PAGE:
PHL 406 Study Guide - Midterm Guide: Kantian Ethics, John Stuart Mill, Jeremy Bentham

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16 Oct 2011
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PHL406 – Test #1 Notes
Descriptive (or is) statements
oTells us what is the case or how things are in the world
Prescriptive (or ought) statements
oTells us what ought to be the case or how things really ought to be in
the world
oTells us how things SHOULD be
oTells us how we should or ought to act
oNot really ethical in nature; their aim is to tell someone how to act if
he/she is to advance their own interests
oConsidered “if…..then,…” statements (tells what someone should do if
“blah blah” then they should do “blah blah”)
Two main anti-ethical theories:
oEgoism
Has a descriptive statement
States human nature is inescapably selfish
Our nature always to pursue our own interests
Incapable of acting ultimately for the sake of others rather than
for our own sake
Plausible that there is a natural disposition to behave
altruistically (for the sake of others at some cost to oneself)
Example: produce and care for offspring even though
doing so kills one’s time and resources from self-
promoting activities (mother taking care of her child takes
away time from her career)
oCultural relativism
Ethical claims are only true and false based on their culture
Ethical standards are considered cultural constructions
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Invented, not discovered, by a cultural group
Numerous objections include:
Different cultures disagreed about what is right and wrong
oHowever, no objective fact of the matter about
right and wrong
If relativism is true, no way to accommodate the idea of
moral progress
oIdea that changes in our culture’s history was for
the better and made moral progress
oRelativists have to deny that it’s progress because
they believe whoever criticized the culture would
have been wrong by definition
oRelativists view that whatever is right for reformers
is what the culture told them is right
Two main ethical theories:
oUtilitarianism
“The good determines the right.”
To determine what the right action is, you have to figure out
which action produces the most good (or best consequence) for
the most amount of people
The end justifies the means
Best consequence is when there is the most happiness and least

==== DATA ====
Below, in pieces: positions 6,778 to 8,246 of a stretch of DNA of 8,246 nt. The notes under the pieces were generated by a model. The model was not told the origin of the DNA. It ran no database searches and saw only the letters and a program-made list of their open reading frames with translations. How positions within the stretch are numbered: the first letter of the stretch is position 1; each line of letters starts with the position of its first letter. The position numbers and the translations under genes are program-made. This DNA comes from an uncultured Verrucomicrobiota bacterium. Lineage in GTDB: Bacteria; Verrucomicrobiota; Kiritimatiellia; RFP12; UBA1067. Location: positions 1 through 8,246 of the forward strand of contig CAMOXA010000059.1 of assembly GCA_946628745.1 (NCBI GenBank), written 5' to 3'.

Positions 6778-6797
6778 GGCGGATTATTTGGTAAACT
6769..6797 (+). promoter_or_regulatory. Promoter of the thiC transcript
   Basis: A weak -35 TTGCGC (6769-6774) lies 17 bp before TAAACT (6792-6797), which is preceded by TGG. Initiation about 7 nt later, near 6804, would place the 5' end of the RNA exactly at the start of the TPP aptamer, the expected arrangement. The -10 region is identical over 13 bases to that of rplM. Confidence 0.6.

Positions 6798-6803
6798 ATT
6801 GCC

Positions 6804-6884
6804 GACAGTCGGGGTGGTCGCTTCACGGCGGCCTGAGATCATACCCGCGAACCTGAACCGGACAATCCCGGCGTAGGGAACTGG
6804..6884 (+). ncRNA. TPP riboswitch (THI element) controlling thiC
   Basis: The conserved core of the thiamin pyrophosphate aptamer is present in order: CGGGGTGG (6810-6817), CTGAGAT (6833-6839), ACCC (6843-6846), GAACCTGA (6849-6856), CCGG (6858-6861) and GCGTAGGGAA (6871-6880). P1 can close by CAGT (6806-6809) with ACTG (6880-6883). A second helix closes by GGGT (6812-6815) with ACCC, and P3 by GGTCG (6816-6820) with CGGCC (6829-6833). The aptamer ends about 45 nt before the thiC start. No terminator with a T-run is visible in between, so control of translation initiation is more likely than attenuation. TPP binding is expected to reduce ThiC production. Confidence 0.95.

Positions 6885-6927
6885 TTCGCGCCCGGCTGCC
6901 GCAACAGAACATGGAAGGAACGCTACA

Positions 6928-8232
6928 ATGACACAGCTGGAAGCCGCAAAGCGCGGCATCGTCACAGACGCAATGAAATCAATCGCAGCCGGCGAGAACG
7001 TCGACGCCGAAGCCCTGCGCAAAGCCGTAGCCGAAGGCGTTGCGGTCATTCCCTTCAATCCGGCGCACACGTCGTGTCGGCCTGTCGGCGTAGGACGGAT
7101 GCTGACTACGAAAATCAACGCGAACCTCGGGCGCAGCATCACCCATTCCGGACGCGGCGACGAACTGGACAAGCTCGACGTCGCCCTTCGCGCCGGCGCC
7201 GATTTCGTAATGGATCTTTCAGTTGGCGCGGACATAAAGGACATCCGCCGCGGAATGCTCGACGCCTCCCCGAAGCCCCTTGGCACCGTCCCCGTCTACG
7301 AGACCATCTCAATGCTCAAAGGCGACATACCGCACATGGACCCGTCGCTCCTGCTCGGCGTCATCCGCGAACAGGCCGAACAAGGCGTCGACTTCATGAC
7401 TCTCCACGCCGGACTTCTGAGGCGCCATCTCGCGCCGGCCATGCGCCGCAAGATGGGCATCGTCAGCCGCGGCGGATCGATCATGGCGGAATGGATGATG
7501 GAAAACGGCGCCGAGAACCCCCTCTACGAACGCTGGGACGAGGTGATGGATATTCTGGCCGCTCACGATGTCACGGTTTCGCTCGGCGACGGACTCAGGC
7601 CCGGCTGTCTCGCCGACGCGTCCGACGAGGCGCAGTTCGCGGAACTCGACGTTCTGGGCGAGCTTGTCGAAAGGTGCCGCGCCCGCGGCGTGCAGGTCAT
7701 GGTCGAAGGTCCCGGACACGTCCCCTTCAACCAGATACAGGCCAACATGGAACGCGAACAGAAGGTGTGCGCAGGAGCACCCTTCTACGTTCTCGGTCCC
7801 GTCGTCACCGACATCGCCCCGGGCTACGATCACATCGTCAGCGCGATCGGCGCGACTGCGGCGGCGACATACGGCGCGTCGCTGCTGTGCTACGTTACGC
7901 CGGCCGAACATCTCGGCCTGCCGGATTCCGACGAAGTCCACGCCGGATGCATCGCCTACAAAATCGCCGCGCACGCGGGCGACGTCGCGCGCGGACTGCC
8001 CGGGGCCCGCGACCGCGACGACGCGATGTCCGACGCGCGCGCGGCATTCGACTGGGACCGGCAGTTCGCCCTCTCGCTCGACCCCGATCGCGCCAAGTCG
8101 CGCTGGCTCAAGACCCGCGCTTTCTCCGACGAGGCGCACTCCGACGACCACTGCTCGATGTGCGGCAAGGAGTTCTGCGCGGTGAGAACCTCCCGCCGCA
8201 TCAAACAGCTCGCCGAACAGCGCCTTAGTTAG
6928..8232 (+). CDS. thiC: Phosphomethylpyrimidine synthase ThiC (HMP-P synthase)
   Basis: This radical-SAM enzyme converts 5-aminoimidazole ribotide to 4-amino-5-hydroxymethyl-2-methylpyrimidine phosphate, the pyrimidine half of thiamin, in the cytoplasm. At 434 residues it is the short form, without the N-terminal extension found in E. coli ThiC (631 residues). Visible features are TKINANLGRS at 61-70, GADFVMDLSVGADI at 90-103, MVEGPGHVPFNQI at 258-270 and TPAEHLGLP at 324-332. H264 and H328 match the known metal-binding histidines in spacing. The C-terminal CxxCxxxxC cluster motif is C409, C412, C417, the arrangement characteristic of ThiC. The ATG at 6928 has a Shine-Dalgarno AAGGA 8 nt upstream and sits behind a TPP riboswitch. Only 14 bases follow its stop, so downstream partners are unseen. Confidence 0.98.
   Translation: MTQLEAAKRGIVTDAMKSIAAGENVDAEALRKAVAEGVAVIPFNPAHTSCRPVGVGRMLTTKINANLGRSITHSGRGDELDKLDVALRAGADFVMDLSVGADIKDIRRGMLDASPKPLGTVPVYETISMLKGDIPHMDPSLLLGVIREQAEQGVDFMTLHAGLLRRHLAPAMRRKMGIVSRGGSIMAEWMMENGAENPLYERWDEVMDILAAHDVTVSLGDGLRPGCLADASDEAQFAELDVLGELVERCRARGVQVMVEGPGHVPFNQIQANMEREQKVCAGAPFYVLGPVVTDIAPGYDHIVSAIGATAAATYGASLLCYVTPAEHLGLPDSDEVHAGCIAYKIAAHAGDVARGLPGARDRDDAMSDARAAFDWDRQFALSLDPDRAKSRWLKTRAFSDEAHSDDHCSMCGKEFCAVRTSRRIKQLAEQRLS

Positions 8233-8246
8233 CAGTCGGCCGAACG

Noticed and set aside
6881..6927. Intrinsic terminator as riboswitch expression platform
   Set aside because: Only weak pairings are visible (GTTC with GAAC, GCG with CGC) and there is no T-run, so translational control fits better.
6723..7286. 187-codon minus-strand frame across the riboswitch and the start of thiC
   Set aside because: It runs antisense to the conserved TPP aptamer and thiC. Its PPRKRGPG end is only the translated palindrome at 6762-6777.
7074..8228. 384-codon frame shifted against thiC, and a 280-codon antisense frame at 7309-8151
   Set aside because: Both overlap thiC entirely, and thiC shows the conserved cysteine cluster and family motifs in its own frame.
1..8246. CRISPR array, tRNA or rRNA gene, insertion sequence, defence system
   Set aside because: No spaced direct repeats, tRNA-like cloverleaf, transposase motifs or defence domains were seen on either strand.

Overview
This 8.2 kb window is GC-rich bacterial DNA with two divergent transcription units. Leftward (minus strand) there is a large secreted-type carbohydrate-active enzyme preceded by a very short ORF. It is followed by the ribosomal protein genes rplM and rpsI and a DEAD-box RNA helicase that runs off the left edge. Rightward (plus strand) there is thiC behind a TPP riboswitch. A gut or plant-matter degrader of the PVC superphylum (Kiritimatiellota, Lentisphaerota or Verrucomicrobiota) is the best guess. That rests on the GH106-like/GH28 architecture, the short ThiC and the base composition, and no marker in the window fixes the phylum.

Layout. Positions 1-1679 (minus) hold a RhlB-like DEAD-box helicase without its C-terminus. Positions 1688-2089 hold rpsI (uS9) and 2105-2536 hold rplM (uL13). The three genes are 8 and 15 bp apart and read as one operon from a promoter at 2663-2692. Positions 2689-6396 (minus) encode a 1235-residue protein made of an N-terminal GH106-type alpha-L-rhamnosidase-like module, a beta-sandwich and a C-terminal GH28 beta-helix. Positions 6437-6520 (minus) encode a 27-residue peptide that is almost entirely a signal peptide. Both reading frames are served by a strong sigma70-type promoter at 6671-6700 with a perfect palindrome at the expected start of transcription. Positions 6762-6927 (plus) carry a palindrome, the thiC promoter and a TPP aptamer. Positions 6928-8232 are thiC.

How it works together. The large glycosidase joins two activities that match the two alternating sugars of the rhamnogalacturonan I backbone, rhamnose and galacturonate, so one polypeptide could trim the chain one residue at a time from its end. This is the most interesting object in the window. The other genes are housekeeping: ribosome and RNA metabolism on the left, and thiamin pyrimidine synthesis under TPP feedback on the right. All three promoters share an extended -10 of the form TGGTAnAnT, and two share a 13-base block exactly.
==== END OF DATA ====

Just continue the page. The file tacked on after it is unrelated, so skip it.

suffering (Jeremy Bentham and John Stuart Mill)
In some cases, we oppose the utilitarian view (refusing the
violate the rights of the few by sacrificing them for the greater
good) whereas other times we side with it. (wanting to sacrifice
the few for the sake of the many) (The trolley case)
Multiple objections:
Cannot accommodate the idea that some forms of
happiness are unworthy of pursuit
Clarifying what is meant by “maximize happiness”
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oTry to bring the greatest amount of happiness over
suffering that we can?
Maximize the average level of happiness in the population
An objection would be if we’re supposed to maximize
happiness, we’ll have a duty to get rid of anyone bringing
down the average level of happiness
Works better with a smaller population
Some inconsistency could occur in the utilitarian view
Since utilitarianism leads to absurd consequences no matter
how it’s interpreted, it should be rejected
oDeontology
To act morally is to act in accordance with some moral rules –
Immanuel Kant
Obey moral rules or law even if it sometimes results in less
happiness and more suffering
Kantians are not utilitarians
Most important moral rule is categorical imperative
Treat humanity (in yourself or another) never solely as a
means but always also as an end in itself.”
He means that while we use tools as a means to an end
(using tools to make a shelf)…we should never use
humans as a means
Humans have a locus of inherent value by simply being
themselves
Capable of guiding her actions by means of their own
powers of reason in pursuit of their goals
Able to exercise general autonomy
Main way to respect dignity of other people is by making sure
that you have their free consent for any interaction with them
Kantians suspect utilitarians value happiness more than persons
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